New Israeli system capable of identifying explosive devices from afar
Radars with a 270-degree radius and automatic scanning cameras make up new CIMS (Counter IED and Mine Suite) system, developed by Israel Aerospace Industries; system capable of exposing IEDs dozens of meters before military forces endangered by approach.
The Israel Aerospace Industries (IAI) has recently completed the development of the Counter Improvised Explosive Device and Mine Suite (CIMS) mobile system, integrating optic sensors with radars to expose roadside charges before military forces ever go near them.
This new Israeli innovation will be able to protect soldiers against explosive charges as they cross hostile areas in times of battle or operations.
The system is mainly designed to be used by patrol forces undertaking routine security measures near the borders such as route openings and suspicious object inspections. In addition, the system can also assist armored and motorized infantry forces' land maneuvers.
The new hardware may be installed on a variety of vehicles, from hummers and soft defenders intended for routine patrol tasks, through gunfire-protected vehicles and ending with armored vehicles such as tanks and APCs.
The CIMS suite is comprised of radars capable of 270 degree reception and cameras that are able to automatically scan their surroundings. The combination of these two features allows the system to operate effectively and reliably in all weather conditions, at night and even under cover of fog and dust.
The system—which has yet to be sold to the IDF or any other military—displays its findings on a screen inside the vehicle's cabin. When it recognizes an IED lurking ahead, it alerts soldiers with both indicators and beeps to stop in their tracks.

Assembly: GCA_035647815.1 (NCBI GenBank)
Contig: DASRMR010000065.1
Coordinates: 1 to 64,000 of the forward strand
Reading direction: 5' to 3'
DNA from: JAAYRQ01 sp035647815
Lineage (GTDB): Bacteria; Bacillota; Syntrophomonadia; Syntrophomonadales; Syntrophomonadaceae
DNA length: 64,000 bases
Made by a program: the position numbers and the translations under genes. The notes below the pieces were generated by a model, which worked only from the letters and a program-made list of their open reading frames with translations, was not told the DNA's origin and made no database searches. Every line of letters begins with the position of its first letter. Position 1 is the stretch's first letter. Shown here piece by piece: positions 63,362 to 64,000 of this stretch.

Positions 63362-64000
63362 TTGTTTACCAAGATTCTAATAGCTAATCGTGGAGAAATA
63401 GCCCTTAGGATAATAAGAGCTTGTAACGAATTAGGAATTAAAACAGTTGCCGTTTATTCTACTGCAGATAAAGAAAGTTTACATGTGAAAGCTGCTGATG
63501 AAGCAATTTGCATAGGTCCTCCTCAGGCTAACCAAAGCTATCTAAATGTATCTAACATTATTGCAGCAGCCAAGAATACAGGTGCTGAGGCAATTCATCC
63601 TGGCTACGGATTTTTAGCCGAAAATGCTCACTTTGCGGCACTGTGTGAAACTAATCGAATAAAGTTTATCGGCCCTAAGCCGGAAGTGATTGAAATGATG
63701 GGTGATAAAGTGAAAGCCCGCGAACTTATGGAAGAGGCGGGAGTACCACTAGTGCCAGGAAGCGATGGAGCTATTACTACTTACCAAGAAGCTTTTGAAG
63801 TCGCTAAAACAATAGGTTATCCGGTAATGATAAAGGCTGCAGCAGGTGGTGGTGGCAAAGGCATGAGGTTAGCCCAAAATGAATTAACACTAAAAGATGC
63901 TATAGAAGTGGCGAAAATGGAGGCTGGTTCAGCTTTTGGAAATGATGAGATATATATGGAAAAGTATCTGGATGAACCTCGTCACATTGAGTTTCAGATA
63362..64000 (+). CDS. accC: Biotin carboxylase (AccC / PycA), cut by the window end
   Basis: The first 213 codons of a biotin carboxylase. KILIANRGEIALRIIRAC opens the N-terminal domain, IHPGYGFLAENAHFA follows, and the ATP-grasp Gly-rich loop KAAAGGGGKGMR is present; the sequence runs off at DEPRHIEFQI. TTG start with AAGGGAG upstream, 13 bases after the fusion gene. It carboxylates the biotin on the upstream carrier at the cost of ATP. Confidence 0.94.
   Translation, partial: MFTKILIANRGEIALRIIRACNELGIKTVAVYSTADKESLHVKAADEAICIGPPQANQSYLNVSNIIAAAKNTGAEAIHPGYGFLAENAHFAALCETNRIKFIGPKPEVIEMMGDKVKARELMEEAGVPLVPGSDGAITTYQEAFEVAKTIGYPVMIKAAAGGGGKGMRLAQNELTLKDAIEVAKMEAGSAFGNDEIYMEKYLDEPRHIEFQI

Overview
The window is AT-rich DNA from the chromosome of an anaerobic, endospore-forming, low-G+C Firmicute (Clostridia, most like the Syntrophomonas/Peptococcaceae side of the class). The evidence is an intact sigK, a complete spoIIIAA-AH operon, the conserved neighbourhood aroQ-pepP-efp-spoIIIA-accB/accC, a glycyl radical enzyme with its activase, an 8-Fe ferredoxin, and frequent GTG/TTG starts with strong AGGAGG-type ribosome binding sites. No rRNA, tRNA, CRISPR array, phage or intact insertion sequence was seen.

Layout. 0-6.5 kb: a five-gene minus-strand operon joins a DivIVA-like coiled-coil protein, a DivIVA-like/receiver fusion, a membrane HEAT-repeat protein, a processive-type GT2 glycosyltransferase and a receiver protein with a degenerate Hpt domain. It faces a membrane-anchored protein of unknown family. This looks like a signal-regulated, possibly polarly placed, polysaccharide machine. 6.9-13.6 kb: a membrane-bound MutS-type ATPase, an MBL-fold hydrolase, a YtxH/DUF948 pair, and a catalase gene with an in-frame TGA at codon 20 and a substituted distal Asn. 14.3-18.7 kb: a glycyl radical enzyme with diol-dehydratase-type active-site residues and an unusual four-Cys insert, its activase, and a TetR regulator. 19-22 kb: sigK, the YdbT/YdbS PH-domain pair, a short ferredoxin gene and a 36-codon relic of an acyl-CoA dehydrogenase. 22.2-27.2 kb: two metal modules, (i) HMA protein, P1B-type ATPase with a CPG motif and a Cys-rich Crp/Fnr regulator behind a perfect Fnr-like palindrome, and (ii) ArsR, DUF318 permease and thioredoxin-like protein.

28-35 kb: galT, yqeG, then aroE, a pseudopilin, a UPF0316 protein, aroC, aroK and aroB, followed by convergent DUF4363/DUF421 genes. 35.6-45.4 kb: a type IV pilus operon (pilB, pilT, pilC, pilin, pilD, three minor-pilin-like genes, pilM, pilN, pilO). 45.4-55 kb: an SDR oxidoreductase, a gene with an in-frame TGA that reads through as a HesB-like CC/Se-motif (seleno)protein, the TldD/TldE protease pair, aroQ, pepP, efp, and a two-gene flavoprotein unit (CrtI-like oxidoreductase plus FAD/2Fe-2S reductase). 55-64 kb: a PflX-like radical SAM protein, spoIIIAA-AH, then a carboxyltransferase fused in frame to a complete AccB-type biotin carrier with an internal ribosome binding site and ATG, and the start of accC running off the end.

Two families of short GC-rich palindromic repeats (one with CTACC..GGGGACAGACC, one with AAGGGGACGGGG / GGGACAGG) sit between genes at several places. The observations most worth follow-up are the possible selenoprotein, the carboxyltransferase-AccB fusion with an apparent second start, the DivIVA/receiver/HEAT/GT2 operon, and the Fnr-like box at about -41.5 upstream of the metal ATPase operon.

At this stage the CIMS suite scans the surrounding area in an attempt to locate further charges and then moves to the third phase of its operation, which involves photographing the identified charges and performing an algorithm-based study of them, categorizing them according to different parameters such as the charge's weight, type, destructive capacity and more. To achieve this function, the system's engineers used a technology similar to facial recognition technology already in place in various social networks.
Different weapons systems, such as machine guns, may also be installed onto the system to enable soldiers to shoot at the charges from afar without dismounting from the cover of their vehicle.
Radar systems are already available on the market today which are able to recognize IEDs, but they're stationary and are usually placed on static masts, thereby severely limiting their area of coverage, especially when it comes to blind spots created by land folds or dunes.
"The system is able to identify concealed or camouflaged charges that may otherwise appear to be rocks or bushes to the naked eye, when in reality they're extremely powerful explosive devices containing dozens of kilograms of explosives and shrapnel," the IAI's Alta company—that developed the system—explained. "CIMS is able to identify charges in open, stony or mountainous terrain."
In the past few years, even after Operation Protective Edge, there have been several incidents of IEDs being placed by terrorists near Israel's border with the Gaza Strip and in the Golan Heights. This is a reminder of this longstanding threat, which has already taken the lives of some 2,000 American soldiers in Iraq and Afghanistan in the past decade alone.